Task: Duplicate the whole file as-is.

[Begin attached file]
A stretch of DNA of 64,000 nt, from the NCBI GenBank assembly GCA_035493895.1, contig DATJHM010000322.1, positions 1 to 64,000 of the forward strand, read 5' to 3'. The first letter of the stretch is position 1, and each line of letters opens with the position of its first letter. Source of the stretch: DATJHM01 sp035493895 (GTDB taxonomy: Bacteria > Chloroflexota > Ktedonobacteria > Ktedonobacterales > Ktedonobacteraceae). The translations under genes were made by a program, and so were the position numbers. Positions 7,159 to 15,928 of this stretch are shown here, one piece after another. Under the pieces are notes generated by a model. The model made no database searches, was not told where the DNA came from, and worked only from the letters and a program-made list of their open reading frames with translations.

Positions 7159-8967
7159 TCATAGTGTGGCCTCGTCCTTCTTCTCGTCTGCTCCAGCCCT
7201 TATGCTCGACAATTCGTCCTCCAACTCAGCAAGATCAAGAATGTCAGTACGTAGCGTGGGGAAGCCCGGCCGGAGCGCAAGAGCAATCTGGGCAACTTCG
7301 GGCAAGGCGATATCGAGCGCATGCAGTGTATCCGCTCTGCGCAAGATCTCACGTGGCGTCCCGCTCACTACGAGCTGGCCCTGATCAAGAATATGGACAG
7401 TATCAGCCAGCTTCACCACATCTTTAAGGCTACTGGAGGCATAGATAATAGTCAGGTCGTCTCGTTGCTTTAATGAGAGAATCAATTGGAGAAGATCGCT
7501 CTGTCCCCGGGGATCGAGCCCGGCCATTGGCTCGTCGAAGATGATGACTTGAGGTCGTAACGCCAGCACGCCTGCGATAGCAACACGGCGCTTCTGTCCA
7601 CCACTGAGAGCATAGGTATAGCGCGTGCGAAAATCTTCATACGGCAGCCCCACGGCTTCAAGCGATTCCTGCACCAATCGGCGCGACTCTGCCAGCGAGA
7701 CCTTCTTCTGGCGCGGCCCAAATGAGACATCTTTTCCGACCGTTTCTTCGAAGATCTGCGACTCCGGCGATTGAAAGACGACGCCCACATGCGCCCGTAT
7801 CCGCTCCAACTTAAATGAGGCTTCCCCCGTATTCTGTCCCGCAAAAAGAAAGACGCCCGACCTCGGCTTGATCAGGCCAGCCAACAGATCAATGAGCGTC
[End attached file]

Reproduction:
A stretch of DNA of 64,000 nt, from the NCBI GenBank assembly GCA_035493895.1, contig DATJHM010000322.1, positions 1 to 64,000 of the forward strand, read 5' to 3'. The first letter of the stretch is position 1, and each line of letters opens with the position of its first letter. Source of the stretch: DATJHM01 sp035493895 (GTDB taxonomy: Bacteria > Chloroflexota > Ktedonobacteria > Ktedonobacterales > Ktedonobacteraceae). The translations under genes were made by a program, and so were the position numbers. Positions 7,159 to 15,928 of this stretch are shown here, one piece after another. Under the pieces are notes generated by a model. The model made no database searches, was not told where the DNA came from, and worked only from the letters and a program-made list of their open reading frames with translations.

Positions 7159-8967
7159 TCATAGTGTGGCCTCGTCCTTCTTCTCGTCTGCTCCAGCCCT
7201 TATGCTCGACAATTCGTCCTCCAACTCAGCAAGATCAAGAATGTCAGTACGTAGCGTGGGGAAGCCCGGCCGGAGCGCAAGAGCAATCTGGGCAACTTCG
7301 GGCAAGGCGATATCGAGCGCATGCAGTGTATCCGCTCTGCGCAAGATCTCACGTGGCGTCCCGCTCACTACGAGCTGGCCCTGATCAAGAATATGGACAG
7401 TATCAGCCAGCTTCACCACATCTTTAAGGCTACTGGAGGCATAGATAATAGTCAGGTCGTCTCGTTGCTTTAATGAGAGAATCAATTGGAGAAGATCGCT
7501 CTGTCCCCGGGGATCGAGCCCGGCCATTGGCTCGTCGAAGATGATGACTTGAGGTCGTAACGCCAGCACGCCTGCGATAGCAACACGGCGCTTCTGTCCA
7601 CCACTGAGAGCATAGGTATAGCGCGTGCGAAAATCTTCATACGGCAGCCCCACGGCTTCAAGCGATTCCTGCACCAATCGGCGCGACTCTGCCAGCGAGA
7701 CCTTCTTCTGGCGCGGCCCAAATGAGACATCTTTTCCGACCGTTTCTTCGAAGATCTGCGACTCCGGCGATTGAAAGACGACGCCCACATGCGCCCGTAT
7801 CCGCTCCAACTTAAATGAGGCTTCCCCCGTATTCTGTCCCGCAAAAAGAAAGACGCCCGACCTCGGCTTGATCAGGCCAGCCAACAGATCAATGAGCGTC